One of my favorite books on the spiritual disciplines is Marjorie J Thompson’s Soul Feast: An Invitation to the Christian Life and I made a decision a few weeks ago to re-read it with a conscious goal in mind of how and where fasting fits into each discipline Thompson writes about.
It has become an enriching experience as I have have made numerous connections between fasting and the disciplines I have re-read so far.
For example, in her chapter, The Nature and Practice of Spiritual Reading, Thompson makes a very clear and important distinction between spiritual reading and reading for information. She quotes Macrina Wiederkehr’s A Tree Full of Angels: Seeing the Holy in the Ordinary.
“We do not always realize what a radical suggestion it is for us to read to be formed and transformed rather than to gather information. We are information seekers. We love to cover territory.”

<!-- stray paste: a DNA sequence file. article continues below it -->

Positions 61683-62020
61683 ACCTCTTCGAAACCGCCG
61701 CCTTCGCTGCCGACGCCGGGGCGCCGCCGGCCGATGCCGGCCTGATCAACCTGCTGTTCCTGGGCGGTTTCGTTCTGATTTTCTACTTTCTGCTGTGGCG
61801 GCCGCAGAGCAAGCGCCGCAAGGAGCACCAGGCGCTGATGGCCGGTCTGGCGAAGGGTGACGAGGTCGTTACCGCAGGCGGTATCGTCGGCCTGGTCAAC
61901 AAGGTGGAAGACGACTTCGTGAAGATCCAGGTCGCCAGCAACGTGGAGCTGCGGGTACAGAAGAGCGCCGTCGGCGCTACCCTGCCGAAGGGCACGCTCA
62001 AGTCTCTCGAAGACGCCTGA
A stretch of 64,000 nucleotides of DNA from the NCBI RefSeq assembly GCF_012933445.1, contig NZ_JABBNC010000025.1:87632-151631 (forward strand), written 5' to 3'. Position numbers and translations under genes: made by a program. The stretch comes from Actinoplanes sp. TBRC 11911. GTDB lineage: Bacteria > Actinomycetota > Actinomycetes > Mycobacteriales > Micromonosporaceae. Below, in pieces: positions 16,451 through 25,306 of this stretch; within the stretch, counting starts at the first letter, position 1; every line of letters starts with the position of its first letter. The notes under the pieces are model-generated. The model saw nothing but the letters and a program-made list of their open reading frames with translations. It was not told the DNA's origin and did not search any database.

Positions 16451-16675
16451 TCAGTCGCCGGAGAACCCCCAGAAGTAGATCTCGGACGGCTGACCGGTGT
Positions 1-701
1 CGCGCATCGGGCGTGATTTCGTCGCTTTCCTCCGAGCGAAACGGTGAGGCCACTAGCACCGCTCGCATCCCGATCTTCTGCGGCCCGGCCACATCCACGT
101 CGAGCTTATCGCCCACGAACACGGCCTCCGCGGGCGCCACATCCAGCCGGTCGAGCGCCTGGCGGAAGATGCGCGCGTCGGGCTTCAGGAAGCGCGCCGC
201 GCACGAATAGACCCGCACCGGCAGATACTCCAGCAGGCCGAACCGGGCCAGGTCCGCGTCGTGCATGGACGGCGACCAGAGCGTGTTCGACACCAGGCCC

As I read not just Wiederkehr’s words but the entire chapter, I began to think about my speed reading ability and how fasting has begun to slow me down to meditate more and gather information less with my reading as a way of listening to and for God, even myself!
Several things I have read in the past year regarding our social media soaked life brings to mind the vast amount of information consumption we now engage in. I will wager that if you saw a link to this post on Facebook, Twitter, or Google Plus, you were scanning those feeds quite rapidly and making split second decision about what to further pursue and what not to further pursue.Embed from Getty Images
( I see you on your smartphones thumbing quickly through them!)
But what reading just this section of Soul Feast has made me aware of is that part of fasting, is to slow us down and think, ponder, reflect, meditate, and… increasingly important to me, listening. Oh how much of an information gatherer I have become. Perhaps information consumer is a better word choice.
And do we not get constipated when we eat to fast or too much of certain foods?
So do we not get spiritually constipated when we read too fast, too much, too soon and perhaps too much of this and not enough of that?
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Maybe part of fasting these days is to serve as a soul laxative to get us spiritually unplugged.